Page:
On the billionaire beat with Teddy Schleifer
10 min read

On the billionaire beat with Teddy Schleifer

How the Puck journalist coined a distinctly late capitalist kind of coverage.
On the billionaire beat with Teddy Schleifer

A song to read by: "What a Difference a Day Makes," by Dinah Washington

What I’m reading: "Debt: The First 5,000 Years," by David Graeber


More money, more coverage

Back when I was at Business Insider, when friends would ask me what I wrote about, after a long day of profiling people whose primary claim to fame was their uncanny ability to make gobs of money in novel ways, sometimes I would just say, "Rich people."

Had I known of Teddy Schleifer at the time, I might have answered otherwise.

Schleifer, one of the eight staff writers at the newly launched Puck, covers the obscenely wealthy in a way that has, frankly, never been done before — mostly because this level of wealth has never existed before.

The former CNN and Recode journalist has taken up the philanthropy and billionaire beat at Puck, where he covers the gray areas and soft power of the richest people on Earth.

Although Puck only launched officially on Monday, Schleifer started working a few months ago, writing a newsletter called The Stratosphere. During that time, he has written about the tech billionaires pulling the strings behind the California recall election, the philanthropic fall-out caused by the Gates' divorce and the shadowy political machinations of people like Peter Thiel and Dustin Moskovitz.

We live in an era where a growing cohort of billionaires have personal fortunes greater than those of nation-states, and whose whims and worldviews increasingly shape domestic and economic policy. Schleifer, in covering these tycoons as political forces rather than simply the ultra-wealthy, is pioneering a beat whose ultimate aim is exploring what equity looks like under modern economics.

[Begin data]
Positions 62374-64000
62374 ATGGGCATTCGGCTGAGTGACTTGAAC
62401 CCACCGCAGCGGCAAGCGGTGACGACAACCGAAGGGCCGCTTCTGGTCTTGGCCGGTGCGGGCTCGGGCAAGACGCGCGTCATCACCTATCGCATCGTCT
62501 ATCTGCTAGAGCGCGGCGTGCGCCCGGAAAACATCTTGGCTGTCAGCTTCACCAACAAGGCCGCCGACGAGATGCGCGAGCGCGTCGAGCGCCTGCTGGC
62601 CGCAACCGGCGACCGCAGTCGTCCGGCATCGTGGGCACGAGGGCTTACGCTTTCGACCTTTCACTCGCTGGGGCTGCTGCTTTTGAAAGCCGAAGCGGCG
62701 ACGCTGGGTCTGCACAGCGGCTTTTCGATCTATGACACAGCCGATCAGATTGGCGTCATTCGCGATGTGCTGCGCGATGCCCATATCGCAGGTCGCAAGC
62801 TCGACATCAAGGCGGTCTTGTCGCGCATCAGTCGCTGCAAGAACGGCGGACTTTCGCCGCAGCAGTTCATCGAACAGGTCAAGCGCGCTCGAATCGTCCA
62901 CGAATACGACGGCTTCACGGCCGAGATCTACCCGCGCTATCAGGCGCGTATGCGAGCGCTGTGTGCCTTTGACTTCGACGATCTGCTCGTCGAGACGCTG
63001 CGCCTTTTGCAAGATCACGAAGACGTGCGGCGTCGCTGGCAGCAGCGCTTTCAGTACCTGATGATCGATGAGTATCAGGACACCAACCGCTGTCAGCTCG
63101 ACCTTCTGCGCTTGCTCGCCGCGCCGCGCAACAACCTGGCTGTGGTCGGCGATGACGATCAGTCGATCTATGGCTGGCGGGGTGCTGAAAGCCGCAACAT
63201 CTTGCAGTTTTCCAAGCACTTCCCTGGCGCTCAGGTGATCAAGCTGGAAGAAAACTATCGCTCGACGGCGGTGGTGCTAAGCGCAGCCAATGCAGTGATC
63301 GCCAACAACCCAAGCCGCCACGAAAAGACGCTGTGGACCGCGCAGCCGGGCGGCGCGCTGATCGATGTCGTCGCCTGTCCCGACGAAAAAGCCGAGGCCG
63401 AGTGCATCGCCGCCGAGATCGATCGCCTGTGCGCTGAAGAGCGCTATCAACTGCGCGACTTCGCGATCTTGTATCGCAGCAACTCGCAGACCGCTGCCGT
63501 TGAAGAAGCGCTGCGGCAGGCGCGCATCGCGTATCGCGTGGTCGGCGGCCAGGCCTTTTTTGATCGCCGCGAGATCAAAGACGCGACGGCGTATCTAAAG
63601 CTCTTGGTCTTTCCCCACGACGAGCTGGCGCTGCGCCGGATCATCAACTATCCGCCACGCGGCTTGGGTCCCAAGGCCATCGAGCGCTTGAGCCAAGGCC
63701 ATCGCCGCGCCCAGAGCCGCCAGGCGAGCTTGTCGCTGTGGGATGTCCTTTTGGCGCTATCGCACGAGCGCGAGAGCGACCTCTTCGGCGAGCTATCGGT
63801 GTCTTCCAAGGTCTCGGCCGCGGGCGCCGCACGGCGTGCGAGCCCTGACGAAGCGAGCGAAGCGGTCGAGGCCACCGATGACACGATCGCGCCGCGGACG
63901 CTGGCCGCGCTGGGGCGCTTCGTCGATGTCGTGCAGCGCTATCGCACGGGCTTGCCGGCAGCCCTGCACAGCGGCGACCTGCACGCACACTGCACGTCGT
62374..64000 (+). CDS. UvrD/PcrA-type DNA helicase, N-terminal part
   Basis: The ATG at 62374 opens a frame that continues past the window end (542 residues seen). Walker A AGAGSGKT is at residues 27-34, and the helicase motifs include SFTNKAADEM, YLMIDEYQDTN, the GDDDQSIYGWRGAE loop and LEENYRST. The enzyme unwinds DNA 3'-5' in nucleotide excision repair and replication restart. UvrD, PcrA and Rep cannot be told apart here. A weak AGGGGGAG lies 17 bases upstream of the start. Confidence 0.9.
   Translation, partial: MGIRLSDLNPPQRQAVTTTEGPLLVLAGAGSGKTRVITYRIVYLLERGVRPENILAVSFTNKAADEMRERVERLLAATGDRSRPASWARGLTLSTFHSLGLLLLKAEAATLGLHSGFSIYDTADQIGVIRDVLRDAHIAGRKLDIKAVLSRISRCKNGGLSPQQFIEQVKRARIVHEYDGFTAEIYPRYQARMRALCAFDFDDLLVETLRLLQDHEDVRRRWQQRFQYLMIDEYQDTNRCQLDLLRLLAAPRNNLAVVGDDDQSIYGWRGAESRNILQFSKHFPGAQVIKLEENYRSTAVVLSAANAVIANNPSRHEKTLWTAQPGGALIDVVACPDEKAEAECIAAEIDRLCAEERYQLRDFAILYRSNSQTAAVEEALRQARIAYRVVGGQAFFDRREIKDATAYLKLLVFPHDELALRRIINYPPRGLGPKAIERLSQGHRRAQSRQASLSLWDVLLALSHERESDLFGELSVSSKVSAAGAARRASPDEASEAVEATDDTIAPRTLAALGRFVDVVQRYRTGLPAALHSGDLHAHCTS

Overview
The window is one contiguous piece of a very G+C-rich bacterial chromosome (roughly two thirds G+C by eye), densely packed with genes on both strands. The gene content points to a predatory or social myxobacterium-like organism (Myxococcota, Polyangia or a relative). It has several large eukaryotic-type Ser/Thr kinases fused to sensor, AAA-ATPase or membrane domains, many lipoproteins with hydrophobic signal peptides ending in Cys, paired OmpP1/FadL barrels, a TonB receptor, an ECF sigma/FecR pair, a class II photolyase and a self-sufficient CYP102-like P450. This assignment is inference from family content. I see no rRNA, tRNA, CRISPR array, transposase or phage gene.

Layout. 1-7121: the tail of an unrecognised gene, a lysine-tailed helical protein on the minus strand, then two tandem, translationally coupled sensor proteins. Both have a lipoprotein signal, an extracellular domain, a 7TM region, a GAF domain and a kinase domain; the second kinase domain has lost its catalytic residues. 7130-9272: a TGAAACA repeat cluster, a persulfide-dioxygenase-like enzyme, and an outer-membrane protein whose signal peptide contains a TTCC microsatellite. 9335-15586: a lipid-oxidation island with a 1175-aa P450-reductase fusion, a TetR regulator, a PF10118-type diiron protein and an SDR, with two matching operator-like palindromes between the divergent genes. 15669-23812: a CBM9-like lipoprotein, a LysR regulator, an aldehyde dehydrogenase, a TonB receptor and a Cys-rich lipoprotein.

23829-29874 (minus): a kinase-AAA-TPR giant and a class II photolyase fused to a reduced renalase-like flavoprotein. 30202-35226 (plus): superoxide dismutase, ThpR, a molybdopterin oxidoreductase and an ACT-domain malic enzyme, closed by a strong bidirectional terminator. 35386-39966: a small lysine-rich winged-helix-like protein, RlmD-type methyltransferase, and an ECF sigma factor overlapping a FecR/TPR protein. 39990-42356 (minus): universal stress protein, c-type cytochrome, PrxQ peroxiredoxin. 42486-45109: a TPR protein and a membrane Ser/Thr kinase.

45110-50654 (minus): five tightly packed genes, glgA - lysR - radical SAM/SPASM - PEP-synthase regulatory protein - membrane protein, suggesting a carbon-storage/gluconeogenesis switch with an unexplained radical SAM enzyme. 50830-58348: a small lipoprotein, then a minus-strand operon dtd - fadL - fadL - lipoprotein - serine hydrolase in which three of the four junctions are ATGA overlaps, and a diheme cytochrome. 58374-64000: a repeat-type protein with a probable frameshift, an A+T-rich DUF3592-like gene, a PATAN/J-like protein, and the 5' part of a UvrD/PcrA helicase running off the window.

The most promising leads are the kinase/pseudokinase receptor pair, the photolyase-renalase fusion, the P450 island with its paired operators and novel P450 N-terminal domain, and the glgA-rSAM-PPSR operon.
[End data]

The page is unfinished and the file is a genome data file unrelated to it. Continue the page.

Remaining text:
"I think that the rise of the centibillionaire class demands a new kind of coverage," Schleifer said. "To me, the beat is another way of covering inequality—the flip side of covering poverty."

The following has been edited for clarity.

Mark: In a recent newsletter titled “Why I’m Joining Puck,” you wrote that “some people on the internet think [you're] a billionaire bootlicker, while others insist that [you're] some raging pitchfork-wielding class warrior.”

When it comes to coverage of billionaires, we are so often distracted by the moral question of their wealth that its actual impact goes under-examined. How do you cover the subject without getting caught up in the complex emotions surrounding it?

Teddy: I think it's totally reasonable for people to have extremely charged opinions about this stuff, but what should undergird those charged opinions should be basic facts.